This stuff or West System?


Not sure what you/he means by "deglazing".

Automotive body putty will work to fill in depressions and voids in the cedar hull. "Glazing putty" in an automotive application is used as a follow up after the bondo work is done. The glazing putty fills in the sanding scratches and pinholes in the surface, before primer and paint is applied.

I have used the "bondo" quite successfully on many projects. I suspect there will be no need for actual "glazing putty". Bodo can not be feathered out to as thin and fine an edge as the glazing putty. Just depends on how smooth a surface he is looking for.

This is assuming he is looking to apply the bondo directly to the bare wood and then glass over top. If he is wanting to level/blend in imperfections after the glassing operation, before painting, then he may want to glazing putty.

As to using the products offered by the West Systems instead of the automotive products, either one should be just fine on bare wood. If the hull already has an epoxy coating, then the automotive product may not stick to the already present epoxy surface. My understanding is polyester products (bondo) will not stick to epoxy. But epoxy resin/cloth, can be applied over the polyester bondo.

I hope this helps and doesn't just confuse you. If you want yo talk over the phone send me a PM and I'll send you my phone number.
Actually it was supposed to be glassing over some areas on his boat.
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That is what we used to call Tiger Hair for auto body repair. It is polyester resin based. Epoxy resin is preferred for boats.

Good morning, Dani~

As others have said, the question here really boils down to polyester or epoxy.

Polyester is appropriate for boats made of fibreglass. For wooden boats, though, the resin should be epoxy.

WEST system is wonderful stuff - but it's not the only epoxy system on the market. There are many other lines, most of which are much less expensive. In your neck of the woods, I have been very happy with U S composites for several years now.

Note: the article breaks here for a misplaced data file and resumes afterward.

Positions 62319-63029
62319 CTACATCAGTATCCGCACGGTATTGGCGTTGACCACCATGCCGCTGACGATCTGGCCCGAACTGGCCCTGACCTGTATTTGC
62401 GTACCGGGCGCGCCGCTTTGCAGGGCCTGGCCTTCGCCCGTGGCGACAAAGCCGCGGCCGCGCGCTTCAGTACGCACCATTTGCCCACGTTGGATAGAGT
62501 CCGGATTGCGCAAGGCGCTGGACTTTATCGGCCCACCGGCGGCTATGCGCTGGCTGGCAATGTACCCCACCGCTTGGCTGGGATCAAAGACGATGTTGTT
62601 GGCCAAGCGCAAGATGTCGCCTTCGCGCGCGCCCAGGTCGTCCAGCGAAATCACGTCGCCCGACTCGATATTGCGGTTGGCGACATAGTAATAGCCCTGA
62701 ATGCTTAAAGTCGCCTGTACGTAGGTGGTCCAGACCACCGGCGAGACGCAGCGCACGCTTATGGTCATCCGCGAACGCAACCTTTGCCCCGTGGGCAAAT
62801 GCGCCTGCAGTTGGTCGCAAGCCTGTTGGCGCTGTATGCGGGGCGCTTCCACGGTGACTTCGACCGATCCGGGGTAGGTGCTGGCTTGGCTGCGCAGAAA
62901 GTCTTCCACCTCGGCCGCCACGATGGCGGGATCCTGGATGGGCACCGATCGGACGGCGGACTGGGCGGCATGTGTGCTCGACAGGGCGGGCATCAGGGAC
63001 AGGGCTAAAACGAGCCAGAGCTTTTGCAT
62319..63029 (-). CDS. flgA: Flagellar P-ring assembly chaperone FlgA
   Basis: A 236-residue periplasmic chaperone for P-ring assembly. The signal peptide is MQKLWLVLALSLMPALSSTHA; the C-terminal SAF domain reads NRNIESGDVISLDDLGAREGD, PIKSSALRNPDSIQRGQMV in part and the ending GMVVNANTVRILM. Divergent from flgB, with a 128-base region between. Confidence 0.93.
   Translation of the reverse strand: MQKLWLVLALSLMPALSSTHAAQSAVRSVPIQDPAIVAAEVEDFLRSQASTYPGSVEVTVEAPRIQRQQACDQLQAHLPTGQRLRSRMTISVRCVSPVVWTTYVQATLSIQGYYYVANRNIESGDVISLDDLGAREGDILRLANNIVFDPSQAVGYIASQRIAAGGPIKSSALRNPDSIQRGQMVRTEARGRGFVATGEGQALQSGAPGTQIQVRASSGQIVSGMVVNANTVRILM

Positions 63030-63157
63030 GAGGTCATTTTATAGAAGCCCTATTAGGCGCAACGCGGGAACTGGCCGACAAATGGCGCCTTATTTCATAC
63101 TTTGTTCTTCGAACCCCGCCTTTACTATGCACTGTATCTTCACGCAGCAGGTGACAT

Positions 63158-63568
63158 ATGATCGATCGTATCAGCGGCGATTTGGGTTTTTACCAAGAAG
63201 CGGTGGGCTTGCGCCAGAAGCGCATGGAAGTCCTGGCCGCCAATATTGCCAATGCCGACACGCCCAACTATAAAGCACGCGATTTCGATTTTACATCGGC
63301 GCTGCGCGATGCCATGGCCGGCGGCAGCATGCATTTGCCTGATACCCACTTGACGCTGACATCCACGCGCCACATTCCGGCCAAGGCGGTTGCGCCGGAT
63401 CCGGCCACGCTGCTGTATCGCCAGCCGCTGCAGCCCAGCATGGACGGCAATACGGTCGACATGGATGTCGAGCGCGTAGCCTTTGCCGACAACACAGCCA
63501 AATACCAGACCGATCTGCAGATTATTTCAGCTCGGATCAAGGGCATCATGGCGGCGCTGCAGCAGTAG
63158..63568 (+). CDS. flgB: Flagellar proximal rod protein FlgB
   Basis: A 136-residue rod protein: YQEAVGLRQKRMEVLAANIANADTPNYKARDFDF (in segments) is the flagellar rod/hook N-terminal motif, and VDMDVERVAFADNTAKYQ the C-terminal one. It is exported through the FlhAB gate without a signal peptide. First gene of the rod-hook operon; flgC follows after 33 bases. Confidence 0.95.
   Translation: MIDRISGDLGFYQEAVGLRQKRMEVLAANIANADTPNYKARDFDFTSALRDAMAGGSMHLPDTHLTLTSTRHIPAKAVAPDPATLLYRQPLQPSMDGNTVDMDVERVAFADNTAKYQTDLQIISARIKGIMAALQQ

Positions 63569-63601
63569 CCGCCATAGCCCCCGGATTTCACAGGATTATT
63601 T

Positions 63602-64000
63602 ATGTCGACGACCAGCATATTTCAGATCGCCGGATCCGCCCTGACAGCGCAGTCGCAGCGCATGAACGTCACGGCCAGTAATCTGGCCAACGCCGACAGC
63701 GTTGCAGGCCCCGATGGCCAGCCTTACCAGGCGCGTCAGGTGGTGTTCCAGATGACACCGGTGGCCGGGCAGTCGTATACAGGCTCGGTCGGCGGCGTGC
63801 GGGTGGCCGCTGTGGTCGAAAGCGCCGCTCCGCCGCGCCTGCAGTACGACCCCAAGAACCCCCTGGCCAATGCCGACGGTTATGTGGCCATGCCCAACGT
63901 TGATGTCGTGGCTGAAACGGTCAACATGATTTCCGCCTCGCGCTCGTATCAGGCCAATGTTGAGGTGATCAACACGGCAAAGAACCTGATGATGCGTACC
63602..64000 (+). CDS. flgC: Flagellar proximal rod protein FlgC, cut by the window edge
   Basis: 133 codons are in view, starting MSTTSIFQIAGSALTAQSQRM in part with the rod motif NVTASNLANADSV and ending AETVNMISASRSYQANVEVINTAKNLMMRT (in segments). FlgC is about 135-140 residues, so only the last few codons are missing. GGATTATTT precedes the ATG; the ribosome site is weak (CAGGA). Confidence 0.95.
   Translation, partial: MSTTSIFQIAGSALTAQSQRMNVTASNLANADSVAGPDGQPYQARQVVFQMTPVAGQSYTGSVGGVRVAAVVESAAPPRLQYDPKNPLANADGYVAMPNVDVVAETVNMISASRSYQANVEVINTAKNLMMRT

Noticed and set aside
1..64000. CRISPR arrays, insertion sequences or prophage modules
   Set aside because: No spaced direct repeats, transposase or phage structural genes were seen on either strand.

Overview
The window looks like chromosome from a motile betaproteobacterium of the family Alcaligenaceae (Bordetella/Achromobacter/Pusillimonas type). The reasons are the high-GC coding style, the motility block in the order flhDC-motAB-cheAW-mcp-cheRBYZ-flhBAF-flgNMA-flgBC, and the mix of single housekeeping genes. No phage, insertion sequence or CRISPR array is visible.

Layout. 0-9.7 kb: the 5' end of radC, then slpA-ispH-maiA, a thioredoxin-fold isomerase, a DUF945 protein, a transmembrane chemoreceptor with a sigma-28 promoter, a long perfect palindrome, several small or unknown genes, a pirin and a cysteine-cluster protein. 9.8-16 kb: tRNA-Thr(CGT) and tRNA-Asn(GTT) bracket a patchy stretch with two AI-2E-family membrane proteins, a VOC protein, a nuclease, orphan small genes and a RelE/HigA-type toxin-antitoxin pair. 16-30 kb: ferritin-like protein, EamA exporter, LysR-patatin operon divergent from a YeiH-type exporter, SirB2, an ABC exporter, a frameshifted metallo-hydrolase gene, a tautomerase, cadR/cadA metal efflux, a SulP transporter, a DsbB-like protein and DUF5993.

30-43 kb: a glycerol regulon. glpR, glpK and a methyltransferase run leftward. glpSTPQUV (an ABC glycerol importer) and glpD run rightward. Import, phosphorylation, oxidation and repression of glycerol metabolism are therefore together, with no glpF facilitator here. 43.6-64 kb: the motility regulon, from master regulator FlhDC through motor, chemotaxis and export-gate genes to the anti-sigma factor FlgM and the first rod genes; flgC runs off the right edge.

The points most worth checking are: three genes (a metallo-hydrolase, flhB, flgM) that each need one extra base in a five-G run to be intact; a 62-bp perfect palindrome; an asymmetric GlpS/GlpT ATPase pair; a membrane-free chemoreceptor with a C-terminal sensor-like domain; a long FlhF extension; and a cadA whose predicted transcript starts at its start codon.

Epoxy product lines typically include a variety of resins and a host of hardeners, fillers and additives. Each has a special "best use". I recommend your friend chat with the tech experts at whichever company he/she goes with. (And, yes, products from one company can be used with products from another. I use US Composites resin but have a few WEST fillers and additives on hand.)

If all of the existing 'glass is being removed - down to bare cedar - I would envision first thoroughly sanding, then rolling on a soaking coat of epoxy resin, then filling and surfacing imperfections after it cures. THEN, the re-glassing would commence.

One last general note: Epoxy resins must be mixed with their hardeners precisely at their specified ratios. I use graduated mixing cups so I can get the 3:1 (resin:hardener) ratio I use most of the time. Most suppliers also offer calibrated manual pumps that dispense the specified ratios.

Hope this helps!


Dani, Raka epoxy is very good with a FL. Distribution. You can add thickeners of you choosing to get the working properties desired. I?ve used it successfully on all my restoration projects.
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